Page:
Gabe Joselow in Nairobi contributed to this report.

Michael Lipin

Michael covers international news for VOA on the web, radio and TV, specializing in the Middle East and East Asia Pacific. Follow him on Twitter @Michael_Lipin

You May Like

China May Be Biggest Winner From Ukraine Crisis

Missile sales, oil and gas shipments are among many areas that may drive Beijing and Moscow closer together in coming years More

Obama Faces Chaotic World, Limits of Power

Current foreign policy issues bring into focus challenges for US policymakers who are mindful of Americans' waning appetite for overseas military engagements More

SADC Meeting Lesotho Officials to Resolve Stalemate

Official says regional bloc has been engaged with leaders in Lesotho to resolve political disagreement that led to coup attempt More

This forum has been closed.
Comment Sorting
Comments
     
by: khalid AlMubarak from: London
November 01, 2012 2:37 AM
The Gaza blockade has been declared "unsustainable " and "unacceptable" by the G8(that include the US and UK) in Canada in 2010..Many Jews and Israelis oppose it,some have joined ships that tried to end it.The far right israeli Netanyahu-Lieberman coalition tries to deflect attention from its international isolation and Apartheid policies by false accusations and blatant aggression.Why did Israel attack a desert convoy during Hosni Mubarak's rule in Egypt instead of alerting the subservient ally and arrange for TV cameras to record proof of weapon smuggling when the convoy is confronted at the Egyptian border?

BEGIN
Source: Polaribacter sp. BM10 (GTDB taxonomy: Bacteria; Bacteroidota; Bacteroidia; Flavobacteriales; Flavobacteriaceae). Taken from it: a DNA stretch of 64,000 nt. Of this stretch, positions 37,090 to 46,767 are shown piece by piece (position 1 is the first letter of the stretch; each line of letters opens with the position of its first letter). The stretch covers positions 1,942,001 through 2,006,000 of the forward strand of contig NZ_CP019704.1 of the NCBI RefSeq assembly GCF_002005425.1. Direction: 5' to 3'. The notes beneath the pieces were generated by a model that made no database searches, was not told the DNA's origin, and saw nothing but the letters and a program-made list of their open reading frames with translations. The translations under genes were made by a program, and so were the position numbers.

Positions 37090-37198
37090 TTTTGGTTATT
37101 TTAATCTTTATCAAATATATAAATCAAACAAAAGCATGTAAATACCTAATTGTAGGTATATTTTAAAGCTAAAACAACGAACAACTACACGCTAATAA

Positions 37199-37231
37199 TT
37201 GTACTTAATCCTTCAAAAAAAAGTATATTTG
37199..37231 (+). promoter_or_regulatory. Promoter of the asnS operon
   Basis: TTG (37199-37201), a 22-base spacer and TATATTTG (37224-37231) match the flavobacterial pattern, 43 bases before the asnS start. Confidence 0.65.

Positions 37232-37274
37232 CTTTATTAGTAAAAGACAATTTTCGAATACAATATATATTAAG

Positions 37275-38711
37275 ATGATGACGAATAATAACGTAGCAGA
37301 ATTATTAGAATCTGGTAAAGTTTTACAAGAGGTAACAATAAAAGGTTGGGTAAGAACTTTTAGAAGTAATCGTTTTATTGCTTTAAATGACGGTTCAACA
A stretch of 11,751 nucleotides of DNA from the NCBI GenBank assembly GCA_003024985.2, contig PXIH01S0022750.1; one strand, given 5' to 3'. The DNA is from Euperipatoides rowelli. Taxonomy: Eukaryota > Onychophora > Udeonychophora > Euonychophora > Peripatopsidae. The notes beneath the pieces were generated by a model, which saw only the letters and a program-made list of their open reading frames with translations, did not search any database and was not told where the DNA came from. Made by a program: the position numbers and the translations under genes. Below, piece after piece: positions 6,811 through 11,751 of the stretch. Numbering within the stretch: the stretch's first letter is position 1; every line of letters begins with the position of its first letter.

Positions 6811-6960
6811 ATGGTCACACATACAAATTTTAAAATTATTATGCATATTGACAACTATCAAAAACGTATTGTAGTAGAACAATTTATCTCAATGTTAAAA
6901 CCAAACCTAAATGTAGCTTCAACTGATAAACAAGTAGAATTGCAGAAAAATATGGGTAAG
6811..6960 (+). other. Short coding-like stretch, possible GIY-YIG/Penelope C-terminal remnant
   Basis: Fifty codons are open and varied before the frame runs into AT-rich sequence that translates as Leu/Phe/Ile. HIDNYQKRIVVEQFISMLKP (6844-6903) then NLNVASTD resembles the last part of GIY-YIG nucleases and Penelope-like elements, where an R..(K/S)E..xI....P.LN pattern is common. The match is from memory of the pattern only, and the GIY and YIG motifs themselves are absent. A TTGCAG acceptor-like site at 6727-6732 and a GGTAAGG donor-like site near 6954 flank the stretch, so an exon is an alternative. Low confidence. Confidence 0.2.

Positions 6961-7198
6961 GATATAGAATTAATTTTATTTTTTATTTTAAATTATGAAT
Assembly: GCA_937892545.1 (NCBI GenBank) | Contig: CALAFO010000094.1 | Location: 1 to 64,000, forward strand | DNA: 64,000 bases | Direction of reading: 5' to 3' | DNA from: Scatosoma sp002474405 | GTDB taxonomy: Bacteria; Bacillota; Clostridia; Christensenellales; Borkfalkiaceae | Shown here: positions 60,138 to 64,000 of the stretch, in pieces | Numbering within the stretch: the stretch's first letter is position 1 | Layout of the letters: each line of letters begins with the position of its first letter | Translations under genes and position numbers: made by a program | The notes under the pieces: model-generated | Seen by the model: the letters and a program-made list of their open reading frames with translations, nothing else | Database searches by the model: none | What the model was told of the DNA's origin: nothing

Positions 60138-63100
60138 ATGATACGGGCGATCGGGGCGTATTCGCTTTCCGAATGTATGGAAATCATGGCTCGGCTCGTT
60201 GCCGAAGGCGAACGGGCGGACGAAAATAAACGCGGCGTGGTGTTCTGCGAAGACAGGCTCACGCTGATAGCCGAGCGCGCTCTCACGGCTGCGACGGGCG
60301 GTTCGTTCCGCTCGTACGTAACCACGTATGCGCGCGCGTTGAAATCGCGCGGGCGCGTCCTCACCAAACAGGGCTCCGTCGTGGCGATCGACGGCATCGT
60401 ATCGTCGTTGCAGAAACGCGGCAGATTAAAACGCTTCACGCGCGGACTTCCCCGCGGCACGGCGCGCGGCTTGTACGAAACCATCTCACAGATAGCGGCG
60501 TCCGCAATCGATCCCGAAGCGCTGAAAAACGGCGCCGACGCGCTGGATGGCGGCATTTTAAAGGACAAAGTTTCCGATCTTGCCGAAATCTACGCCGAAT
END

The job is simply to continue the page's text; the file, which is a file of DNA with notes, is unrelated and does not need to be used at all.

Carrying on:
by: Johnson Armory from: Texas